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From Reel to Real

Fan tours bring “The Hunger Games” movies to life.

Your country has a morbid tradition. Every year, it selects young people from each of its regions to battle in a fight to the death. Twenty-three entrants perish. A lone victor survives.

This year, your government has drafted you.

If this scenario from “The Hunger Games” makes you eager to channel your inner Katniss Everdeen or Peeta Mellark, your chances await in the wilderness of Transylvania County, North Carolina, or the urban jungle of Atlanta, Georgia.

In these locations, which served, respectively, as sets for the first two movie adaptations of “The Hunger Games” book series, fans can re-enact the games and their fanfare—this time for points instead of body counts. 

“Just like the real games, we start with a reaping, where everyone fills out ID cards and gives thumbprints,” says Leigh Trapp, co-creator and director of Hunger Games Unofficial Fan Tours. Trapp and her staff offer daylong and full weekend immersions in all things Panem. 

From the reapings to the ends of the tours, the fans’ experiences are authentic. Those traveling to North Carolina can relive the first movie of the series, “The Hunger Games,” by visiting the fictional District 12, hiking through the set of the Arena, camouflaging themselves like Peeta, learning archery a la Katniss, zip-lining through the trees to commemorate Rue, firing slingshots and eating the food the tributes ate. Local actors portray Katniss and other key roles, re-enacting movie scenes and interacting in character with the fans.

There are two separate North Carolina day tours. One covers DuPont State Forest and focuses on the Arena and the other focuses on life in District 12, which takes fans through Henry River Mill Village where the District 12 scenes were shot.

On the weekend-long version, participants also learn to build shelters in the woods and start fires using flint.

“That turned out to be way more difficult than it looks, but we had a great time trying in the pouring rain,” Teresa Fields, a fan who has gone on both weekend adventures, says in an email.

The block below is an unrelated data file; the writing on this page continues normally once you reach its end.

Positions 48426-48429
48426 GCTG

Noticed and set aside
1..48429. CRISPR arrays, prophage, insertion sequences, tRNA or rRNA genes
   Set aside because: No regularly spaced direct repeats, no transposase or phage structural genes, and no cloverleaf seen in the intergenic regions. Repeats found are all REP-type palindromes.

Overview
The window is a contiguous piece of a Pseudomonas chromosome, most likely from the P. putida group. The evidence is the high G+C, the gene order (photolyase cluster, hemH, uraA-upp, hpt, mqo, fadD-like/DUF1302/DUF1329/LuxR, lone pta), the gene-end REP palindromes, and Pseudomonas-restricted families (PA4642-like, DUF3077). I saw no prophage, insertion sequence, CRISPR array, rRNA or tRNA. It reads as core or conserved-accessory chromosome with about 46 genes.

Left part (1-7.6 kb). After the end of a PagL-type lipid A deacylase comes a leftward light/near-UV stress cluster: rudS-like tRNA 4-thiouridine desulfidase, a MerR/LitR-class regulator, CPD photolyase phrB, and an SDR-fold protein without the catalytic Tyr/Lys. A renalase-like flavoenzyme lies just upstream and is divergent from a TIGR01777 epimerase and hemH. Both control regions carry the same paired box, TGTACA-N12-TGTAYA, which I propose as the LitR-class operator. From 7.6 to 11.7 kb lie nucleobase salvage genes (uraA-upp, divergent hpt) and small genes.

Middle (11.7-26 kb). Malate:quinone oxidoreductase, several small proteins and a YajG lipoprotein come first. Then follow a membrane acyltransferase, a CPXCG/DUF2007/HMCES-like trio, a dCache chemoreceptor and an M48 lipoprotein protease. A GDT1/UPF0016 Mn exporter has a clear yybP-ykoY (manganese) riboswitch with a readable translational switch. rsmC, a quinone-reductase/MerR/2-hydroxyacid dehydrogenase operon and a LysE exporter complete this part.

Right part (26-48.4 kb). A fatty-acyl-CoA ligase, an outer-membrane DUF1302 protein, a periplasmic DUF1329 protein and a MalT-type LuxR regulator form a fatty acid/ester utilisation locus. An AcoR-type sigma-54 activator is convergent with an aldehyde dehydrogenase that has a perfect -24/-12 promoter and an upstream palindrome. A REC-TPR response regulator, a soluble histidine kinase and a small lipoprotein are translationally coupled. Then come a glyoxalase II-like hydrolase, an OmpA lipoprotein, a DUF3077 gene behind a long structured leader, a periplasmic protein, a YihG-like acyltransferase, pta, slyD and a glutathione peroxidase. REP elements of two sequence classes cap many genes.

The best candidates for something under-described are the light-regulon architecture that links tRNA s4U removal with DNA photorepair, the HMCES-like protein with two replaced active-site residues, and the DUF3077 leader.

The Atlanta excursion, which commemorates the sequel, “Catching Fire,” focuses more on life in the Capitol, says Fields. A makeup artist preps participants’ faces for a lavish dinner like the one in the film and fans wear elaborate costumes as they explore Swan House, a mansion and Atlanta landmark that doubles as President Snow’s headquarters in the movie. Fans see the platform from which Donald Sutherland speaks as President Snow and witness a peacemaker doing his job. They also do some other “great VIP things,” Trapp says, though she prefers to keep those secret.

In addition to their indulgence in what Trapp calls “ridiculous fandom fun,” the tours make for nice vacations.

“This was the first time we had ever been to North Carolina and Georgia and the locations of the tours really showcased the beauty of both states,” Angie Webb, a fan who did both weekend adventures, writes via email. 

Being with like-minded people who love “The Hunger Games” books and movies resulted in new friendships as well.

“My husband and I still talk to people from the North Carolina tour we took two years ago,” Webb says.

Both Webb and Fields say they’ll sign up for the tour of the sets of “Mockingjay,” the conclusion of the series, which the movie studio has split into two separate films. The first installment will open in U.S. theaters this November. Trapp is busy designing the tour now and plans to have it ready by spring or summer of 2015. It will take place partly in Atlanta, but the specifics remain unknown as the first movie was also shot in Massachusetts and Part 2 goes to Berlin and Paris. 

No matter where Trapp takes the tour, it’s bound to satisfy fans, considering the success of the first two. More than 5,000 people from all over the world have done the tours since they began in 2012, she says. Trapp knows what she’s doing when it comes to fulfilling fans’ dreams. She has designed and led “Harry Potter”-themed tours in London—complete with fans walking the city wearing capes and holding wands—and she recreated the world of “Twilight” for vampire fanatics traveling to Seattle. 

According to Webb, Trapp’s “Hunger Games” tours offer everything a fan could want. 

Well, maybe one thing is missing.

“Of course, being able to see the cast,” Webb writes. “Oh wait, that is asking too much! We would not have added anything. It really exceeded our expectations.”

Carrie Loewenthal Massey is a New York City-based freelance writer.